A selling point of the Symons system, according to a video produced by manufacturer Dayton Superior, is the toughness of its components, as the panels can be used up to 200 times and can last 20 years.
Floors show: March 9 was also the day for a tour of the Bonney building. It was a month to the day since our previous visit, and we were struck by the contrasts between the previous and the present occasions. February had had a watery theme — cool drizzle outside, puddles inside the science center.
Now warm and dry prevailed inside and out. Up on the second level, we took shelter under some third-floor decking as the shadows of girders swinging in by crane crossed the concrete. A steelworker dressed a seam with a torch, and carpenters on ladders fussed with window knockouts on a sunlit wall freshly stripped of its plywood panels.
During the February visit, the basement had been a wide-open expanse that would have been great for a rave or a paintball battle. But a month of progress on interior walls had transformed the space.
The northern half of the basement, bordering Campus Avenue, had become a jungle of metal wall studs, silvery slender slats that will ultimately support partition walls. They demarcate some 19 rooms that, for the most part, will constitute the vivarium, a signature feature of the new science center.
The studs make it possible to discern one room from the next, but it’s a visual challenge with all the studly repetition, not to mention the bare metal surfaces that scatter glare from the overhead work lights. And wallboard is still a ways off, as the subcontractors doing mechanical, electrical, and plumbing are busy with rough-ins — installing all the pipes, conduits, and cables that will live inside the wallboard and feed faucets, outlets, and lightswitches on the outside.
At the moment, the basement’s southern half serves as a work and storage area for the experts from Roland’s Drywall Inc., Warren Mechanical, and Enterprise Electric. It will ultimately serve as mechanical space whose equipment will include three air handlers that Bates project manager Streifel described as “massive, like nothing you’ve ever seen before at Bates.”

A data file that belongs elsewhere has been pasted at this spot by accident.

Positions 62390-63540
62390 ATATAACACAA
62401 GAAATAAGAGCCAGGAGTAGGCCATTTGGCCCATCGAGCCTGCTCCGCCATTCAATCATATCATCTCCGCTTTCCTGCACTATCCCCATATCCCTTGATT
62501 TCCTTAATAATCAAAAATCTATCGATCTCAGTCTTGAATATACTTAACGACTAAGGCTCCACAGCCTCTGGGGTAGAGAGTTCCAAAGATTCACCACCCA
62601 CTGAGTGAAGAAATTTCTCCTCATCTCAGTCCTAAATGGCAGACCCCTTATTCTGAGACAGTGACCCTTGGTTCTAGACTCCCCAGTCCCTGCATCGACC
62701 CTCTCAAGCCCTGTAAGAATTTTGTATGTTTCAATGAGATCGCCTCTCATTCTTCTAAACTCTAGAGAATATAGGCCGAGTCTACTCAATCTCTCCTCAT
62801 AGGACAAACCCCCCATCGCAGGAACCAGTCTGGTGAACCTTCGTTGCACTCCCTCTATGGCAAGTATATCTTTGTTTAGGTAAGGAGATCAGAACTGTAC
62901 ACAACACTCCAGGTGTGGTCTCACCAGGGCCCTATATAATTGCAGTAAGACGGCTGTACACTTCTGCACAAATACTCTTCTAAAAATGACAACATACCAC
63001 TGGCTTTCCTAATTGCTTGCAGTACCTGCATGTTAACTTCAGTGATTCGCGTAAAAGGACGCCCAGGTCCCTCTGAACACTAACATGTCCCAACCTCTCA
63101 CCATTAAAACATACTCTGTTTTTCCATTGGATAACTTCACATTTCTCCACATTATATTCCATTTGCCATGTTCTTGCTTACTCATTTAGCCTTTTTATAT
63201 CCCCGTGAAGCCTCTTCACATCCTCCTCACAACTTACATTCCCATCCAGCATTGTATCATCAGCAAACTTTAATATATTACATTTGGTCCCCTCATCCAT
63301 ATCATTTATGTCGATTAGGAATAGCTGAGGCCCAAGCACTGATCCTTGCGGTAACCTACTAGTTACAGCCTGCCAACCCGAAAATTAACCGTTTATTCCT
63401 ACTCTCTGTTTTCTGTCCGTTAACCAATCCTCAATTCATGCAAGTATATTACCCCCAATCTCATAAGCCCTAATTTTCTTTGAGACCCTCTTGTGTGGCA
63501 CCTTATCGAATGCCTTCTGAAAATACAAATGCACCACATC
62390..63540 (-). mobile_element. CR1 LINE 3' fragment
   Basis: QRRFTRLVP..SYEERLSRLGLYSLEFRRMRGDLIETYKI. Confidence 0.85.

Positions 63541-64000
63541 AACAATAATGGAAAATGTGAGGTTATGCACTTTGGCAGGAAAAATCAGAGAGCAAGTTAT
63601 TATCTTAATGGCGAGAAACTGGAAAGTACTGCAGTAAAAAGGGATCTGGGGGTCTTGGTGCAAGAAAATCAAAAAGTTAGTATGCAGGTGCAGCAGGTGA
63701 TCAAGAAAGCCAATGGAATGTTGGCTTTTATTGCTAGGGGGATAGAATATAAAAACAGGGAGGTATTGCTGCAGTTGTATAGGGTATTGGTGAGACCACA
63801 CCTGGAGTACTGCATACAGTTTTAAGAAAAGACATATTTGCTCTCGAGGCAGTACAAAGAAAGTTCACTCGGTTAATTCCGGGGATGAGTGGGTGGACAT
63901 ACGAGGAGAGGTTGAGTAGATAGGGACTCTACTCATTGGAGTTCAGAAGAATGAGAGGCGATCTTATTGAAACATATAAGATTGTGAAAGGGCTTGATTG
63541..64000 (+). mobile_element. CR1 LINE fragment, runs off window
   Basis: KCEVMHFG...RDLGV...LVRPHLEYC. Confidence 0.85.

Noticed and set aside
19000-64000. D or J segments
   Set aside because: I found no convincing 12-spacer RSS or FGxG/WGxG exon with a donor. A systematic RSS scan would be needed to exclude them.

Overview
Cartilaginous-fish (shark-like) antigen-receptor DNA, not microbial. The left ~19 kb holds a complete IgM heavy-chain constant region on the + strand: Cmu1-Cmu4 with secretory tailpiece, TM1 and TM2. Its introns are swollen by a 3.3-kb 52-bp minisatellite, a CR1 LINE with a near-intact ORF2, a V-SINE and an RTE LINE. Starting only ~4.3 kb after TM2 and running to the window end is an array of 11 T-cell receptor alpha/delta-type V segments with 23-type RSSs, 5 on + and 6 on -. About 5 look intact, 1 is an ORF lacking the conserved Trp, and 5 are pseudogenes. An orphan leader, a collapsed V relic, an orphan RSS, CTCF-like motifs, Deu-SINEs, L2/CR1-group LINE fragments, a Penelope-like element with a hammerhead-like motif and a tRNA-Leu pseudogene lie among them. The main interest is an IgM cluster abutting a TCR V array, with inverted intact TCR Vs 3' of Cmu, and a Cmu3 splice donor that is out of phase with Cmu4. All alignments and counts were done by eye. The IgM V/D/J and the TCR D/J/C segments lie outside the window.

Up one flight, the first floor likewise presented a marked contrast to its February appearance. Thanks to the completion of the second-story floor slab overhead, it was now puddle-free. Layers of poly sheeting across windows and other openings held in the comfort that space heaters outside the walls pumped in through giant fabric ducts.
It was a place where a person could spend some time just kicking back and admiring the fireproofing newly applied to all the structural steel. Resembling oatmeal, this spray-on material effectively makes the steel more resistant to intense heat in the unlikely event of a building fire. The first-floor fireproofing had recently been finished and sacks of the stuff were stockpiled awaiting application on the upper levels.
At the moment, on the first floor, the only walls are the perimeter walls holding the building up. But before too long, the division of the space into rooms will begin here as well. During our visit, Bates construction administrator Jacob Kendall pointed out a course of slotted strips some 10 or 12 feet high on the perimeter walls. Where tracks are usually something that you leave behind you, these so-called stud tracks indicate that wall studs are on the way.
And following the wall-builders up into the space will be the mechanical, electrical, and plumbing specialists. “In the next two weeks,” Kendall said, “this will be looking like the basement.”